Plyometrics or weights?

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This article, we are going to look at whether plyometrics or weight training is better for running improvement in triathlon.  Plyometrics and weight training when done correctly can have a profound impact on your running economy.  Running economy is what we are after, as it enables you to run more efficiently.  The stronger your muscles are in the run movement pattern, the more likely you are going to be able to maintain your running form. 

Personally, I believe a combination of both are critical, with a larger focus on plyometrics – and here is why…

Plyometrics exercises are quick, powerful movements that start with an eccentric (muscle-lengthening) action and are immediately followed by a concentric (muscle-shortening) action. By using this quick repetitive movement, the muscles are forced to exert maximum force in short intervals of time with the goal of increasing power.  Think high reps, short rest.  

Weight training is generally associated with a gym and is the controlled use of lifting weights for muscle strength gains.  Weight training usually required a more static and less dynamic movement than plyometrics, although an advanced strength and conditioning coach will be able to incorporate some dynamic movement into weight training.  Weight training is often heavier weights with lower reps with a specific muscle group as the focus. A correctly prescribed weights program will combine weight, reps, velocity rest to determine the outcome of the workout.  

When it comes to plyometrics vs. lifting heavy weights, the activity and muscle action can become very different.  Plyometrics involve less total force going through the legs, but a much faster and more explosive muscle contraction.  Heavy weight lifting is usually a much slower activity, but this slower motion allows more total force through the muscle.  Younger athletes should avoid weight work instead, perfecting the exercises using their own body weight.  What does remain constant through all strength training is the importance of your base skill and properly executing the movement in the exercises to minimise the risk of injury.

As is always the case with training, the amount of weight or plyometric training you have in your training program should be very specific to you.   Your strength programming must also be very specific to triathlon.  It is important to remember that as triathletes and with the continuous cross training of the swim, bike and run the weight training requirements of the single discipline sports are not as readily required.  For example, a pure runner may add a weekly leg strength training program to their week.  A triathlete would ride 2-3 times at least each week thereby loading the legs more than a runner would.  If a triathlete was also adding heavy weights sessions, there would be an overload of weight/strength work.  We all know the bike deadens the lightness of the legs, similar to a weight session.  When speed of movement is the name of the racing game, strength exercises that add power and movement become more important.  This is where plyometric and more explosive strength work becomes more useful for a triathlete.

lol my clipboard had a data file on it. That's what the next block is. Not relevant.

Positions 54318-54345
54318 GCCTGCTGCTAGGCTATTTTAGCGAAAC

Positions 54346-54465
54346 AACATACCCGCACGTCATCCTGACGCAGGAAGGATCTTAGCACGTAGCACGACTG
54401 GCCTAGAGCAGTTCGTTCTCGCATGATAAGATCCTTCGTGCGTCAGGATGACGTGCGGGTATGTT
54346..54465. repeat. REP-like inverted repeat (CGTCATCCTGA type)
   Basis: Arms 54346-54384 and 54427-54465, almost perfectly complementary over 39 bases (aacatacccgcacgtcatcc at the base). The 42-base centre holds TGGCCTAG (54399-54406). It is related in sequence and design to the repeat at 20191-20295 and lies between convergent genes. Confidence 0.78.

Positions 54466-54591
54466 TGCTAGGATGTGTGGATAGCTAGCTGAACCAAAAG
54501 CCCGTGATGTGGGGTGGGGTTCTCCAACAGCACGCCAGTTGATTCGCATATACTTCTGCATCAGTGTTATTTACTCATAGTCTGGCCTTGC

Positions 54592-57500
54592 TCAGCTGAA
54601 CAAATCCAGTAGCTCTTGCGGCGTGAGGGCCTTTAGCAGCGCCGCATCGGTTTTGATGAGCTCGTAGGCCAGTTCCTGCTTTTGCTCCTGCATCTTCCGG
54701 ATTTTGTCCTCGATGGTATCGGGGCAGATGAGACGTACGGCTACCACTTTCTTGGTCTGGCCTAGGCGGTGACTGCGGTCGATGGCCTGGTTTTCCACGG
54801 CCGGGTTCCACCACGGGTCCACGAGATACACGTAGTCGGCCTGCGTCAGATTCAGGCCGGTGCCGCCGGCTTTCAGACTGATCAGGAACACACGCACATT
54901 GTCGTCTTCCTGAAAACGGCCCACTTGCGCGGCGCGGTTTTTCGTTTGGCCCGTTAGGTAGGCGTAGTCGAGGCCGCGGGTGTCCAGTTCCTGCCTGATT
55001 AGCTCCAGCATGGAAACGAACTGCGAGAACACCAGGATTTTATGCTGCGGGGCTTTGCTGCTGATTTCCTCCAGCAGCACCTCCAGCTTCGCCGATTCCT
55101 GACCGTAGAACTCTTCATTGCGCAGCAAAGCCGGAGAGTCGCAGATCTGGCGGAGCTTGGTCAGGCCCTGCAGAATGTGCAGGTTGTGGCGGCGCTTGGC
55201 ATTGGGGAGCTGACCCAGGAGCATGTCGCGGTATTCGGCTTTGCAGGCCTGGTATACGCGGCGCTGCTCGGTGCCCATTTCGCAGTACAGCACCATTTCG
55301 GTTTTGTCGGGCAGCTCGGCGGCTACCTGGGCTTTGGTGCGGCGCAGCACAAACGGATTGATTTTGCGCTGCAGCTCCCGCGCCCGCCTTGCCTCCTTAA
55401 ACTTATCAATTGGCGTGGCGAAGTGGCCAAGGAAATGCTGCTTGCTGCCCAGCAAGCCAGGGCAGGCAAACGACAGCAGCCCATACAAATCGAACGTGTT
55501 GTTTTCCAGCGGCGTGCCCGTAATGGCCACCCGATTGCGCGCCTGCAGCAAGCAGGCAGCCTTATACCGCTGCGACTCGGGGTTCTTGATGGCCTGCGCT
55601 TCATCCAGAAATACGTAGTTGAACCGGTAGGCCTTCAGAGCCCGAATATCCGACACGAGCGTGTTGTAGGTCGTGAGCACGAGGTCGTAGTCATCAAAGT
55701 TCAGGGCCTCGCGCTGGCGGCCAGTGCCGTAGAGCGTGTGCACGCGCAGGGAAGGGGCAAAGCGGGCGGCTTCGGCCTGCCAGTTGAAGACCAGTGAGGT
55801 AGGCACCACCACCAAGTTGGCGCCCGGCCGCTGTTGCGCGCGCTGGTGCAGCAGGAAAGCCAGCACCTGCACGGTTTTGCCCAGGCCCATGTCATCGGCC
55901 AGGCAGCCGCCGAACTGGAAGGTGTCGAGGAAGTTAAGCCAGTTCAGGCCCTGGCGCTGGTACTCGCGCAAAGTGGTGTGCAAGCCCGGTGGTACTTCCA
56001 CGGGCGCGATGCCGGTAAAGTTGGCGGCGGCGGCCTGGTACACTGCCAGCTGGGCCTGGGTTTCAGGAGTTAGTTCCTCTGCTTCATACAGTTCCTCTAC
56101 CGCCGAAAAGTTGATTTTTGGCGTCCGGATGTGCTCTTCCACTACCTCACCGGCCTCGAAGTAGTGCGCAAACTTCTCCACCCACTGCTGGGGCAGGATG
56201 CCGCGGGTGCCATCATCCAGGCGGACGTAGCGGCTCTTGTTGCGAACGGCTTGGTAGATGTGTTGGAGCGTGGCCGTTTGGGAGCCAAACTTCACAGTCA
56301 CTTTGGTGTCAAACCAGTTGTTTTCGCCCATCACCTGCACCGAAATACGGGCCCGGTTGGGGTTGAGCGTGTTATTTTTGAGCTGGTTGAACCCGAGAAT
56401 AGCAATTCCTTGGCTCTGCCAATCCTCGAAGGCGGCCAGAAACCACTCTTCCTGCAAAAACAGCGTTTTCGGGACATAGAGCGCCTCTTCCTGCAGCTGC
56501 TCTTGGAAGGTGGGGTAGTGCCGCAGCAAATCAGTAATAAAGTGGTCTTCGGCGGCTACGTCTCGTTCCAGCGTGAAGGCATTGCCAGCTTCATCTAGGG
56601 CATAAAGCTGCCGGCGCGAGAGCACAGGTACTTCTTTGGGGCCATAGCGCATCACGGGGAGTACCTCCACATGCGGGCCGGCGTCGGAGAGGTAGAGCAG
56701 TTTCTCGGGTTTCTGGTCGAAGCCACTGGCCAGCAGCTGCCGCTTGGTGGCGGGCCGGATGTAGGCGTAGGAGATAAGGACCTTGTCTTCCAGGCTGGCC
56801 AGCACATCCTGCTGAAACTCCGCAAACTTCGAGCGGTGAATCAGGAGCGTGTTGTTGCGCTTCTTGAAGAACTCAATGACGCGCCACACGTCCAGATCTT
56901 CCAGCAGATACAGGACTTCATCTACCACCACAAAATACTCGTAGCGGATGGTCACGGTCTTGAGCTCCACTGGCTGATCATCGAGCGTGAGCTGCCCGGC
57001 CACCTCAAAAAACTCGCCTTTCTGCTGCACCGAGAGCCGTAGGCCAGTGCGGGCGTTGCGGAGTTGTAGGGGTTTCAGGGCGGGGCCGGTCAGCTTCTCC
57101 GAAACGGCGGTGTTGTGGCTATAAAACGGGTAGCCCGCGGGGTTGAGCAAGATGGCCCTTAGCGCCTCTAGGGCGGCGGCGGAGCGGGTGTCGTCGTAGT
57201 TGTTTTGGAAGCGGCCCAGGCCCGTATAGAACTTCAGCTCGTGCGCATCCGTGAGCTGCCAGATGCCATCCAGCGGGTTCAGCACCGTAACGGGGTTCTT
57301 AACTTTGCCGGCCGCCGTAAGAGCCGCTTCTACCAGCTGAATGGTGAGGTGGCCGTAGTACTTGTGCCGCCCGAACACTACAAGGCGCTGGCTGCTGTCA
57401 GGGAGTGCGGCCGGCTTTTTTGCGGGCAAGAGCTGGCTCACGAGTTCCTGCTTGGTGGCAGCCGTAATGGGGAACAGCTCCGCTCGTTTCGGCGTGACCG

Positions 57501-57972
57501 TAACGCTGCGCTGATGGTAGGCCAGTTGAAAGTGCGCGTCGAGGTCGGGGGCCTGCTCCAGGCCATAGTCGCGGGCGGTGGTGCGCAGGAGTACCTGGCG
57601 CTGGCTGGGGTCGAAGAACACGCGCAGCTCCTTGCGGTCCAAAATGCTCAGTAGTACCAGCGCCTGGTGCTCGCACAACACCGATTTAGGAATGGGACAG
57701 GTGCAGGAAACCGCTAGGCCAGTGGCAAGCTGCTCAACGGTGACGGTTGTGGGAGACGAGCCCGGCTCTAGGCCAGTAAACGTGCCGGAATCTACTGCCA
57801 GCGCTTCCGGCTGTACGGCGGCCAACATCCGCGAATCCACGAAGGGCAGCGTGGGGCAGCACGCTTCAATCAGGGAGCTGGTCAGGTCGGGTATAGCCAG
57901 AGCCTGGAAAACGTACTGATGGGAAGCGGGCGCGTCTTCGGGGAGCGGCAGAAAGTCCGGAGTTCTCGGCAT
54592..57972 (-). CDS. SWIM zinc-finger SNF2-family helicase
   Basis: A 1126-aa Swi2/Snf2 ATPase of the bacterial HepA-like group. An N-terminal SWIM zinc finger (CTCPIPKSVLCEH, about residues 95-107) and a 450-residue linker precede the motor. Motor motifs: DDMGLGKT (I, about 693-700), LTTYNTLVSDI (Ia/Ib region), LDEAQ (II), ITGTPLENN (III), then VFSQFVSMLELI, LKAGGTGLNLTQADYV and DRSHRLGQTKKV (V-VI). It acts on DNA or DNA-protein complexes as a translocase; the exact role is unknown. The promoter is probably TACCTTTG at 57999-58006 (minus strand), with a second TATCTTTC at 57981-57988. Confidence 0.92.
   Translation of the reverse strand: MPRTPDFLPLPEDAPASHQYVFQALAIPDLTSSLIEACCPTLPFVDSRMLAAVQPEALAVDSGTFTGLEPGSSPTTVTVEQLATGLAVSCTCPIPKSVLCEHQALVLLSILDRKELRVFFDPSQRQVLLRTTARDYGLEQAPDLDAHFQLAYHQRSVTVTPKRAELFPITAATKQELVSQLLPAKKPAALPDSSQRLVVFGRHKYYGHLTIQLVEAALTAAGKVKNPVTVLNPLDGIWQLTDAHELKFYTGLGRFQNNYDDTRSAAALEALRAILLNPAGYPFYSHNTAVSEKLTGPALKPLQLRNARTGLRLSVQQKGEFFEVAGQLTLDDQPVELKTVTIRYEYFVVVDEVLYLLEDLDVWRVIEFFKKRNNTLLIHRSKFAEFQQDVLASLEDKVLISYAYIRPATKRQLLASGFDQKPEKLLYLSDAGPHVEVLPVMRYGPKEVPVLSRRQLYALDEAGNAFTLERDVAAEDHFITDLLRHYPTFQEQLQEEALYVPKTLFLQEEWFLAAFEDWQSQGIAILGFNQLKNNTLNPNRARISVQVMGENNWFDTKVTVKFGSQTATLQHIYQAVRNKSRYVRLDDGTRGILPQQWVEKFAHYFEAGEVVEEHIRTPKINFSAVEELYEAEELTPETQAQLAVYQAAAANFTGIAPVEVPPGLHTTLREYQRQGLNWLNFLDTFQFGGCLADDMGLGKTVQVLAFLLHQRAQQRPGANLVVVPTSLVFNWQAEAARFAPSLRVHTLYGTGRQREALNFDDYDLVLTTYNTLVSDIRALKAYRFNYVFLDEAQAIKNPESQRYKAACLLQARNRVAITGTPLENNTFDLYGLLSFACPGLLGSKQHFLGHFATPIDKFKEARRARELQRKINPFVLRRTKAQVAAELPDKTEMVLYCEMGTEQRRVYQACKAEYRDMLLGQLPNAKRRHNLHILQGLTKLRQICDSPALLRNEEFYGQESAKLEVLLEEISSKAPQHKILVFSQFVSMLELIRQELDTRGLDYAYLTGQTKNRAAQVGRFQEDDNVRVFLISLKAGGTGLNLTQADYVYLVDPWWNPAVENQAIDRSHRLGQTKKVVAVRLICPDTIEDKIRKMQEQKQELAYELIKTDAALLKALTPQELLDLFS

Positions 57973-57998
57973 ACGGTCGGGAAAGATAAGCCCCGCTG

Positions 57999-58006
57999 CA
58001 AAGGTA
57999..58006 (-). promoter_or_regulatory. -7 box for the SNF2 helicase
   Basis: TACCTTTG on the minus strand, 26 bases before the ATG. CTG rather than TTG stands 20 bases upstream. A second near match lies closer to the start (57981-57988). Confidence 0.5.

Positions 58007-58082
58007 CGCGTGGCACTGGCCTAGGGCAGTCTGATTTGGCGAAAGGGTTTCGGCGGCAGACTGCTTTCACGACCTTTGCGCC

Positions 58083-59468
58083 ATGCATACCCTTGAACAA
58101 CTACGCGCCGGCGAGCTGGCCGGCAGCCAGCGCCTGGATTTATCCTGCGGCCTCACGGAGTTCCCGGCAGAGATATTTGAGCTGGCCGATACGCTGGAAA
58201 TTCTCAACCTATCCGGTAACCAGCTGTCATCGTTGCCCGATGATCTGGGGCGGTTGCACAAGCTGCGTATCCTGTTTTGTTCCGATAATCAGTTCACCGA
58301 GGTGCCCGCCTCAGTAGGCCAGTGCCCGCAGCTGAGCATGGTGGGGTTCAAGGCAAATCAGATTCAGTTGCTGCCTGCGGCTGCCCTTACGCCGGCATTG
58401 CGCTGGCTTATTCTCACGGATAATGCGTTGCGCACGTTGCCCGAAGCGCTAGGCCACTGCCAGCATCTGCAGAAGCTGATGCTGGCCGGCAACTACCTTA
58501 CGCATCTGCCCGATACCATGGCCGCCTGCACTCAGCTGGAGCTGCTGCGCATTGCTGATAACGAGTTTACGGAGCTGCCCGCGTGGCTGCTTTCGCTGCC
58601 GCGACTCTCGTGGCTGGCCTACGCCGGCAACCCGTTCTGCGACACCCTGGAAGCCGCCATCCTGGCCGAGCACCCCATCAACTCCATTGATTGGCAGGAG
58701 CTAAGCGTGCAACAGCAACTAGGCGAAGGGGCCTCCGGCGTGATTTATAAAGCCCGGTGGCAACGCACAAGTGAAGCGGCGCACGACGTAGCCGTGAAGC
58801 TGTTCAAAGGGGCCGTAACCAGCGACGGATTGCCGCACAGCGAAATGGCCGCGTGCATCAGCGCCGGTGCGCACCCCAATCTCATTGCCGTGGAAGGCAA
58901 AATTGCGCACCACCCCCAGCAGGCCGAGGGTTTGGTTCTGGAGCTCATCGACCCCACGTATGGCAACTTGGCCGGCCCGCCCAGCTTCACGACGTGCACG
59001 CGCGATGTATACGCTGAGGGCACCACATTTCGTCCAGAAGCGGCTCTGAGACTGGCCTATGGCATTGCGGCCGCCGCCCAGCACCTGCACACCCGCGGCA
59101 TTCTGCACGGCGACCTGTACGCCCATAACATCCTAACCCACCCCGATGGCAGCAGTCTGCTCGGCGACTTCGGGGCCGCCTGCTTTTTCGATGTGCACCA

When adding strength training is it very important your program has a strong focus on fundamental movement skills before any weight or explosive plyometric movements are added.   When considering the benefits of adding strength training, careful consideration must be made of your individual requirements, skill, age and ability as an athlete.  Proper warm ups and properly structured, progressive exercise sequences should be paramount in any strength program you adopt. 

There is plenty of information available regarding strength training, and I suggest further reading is required, as this article only touches on the very basics of this topic.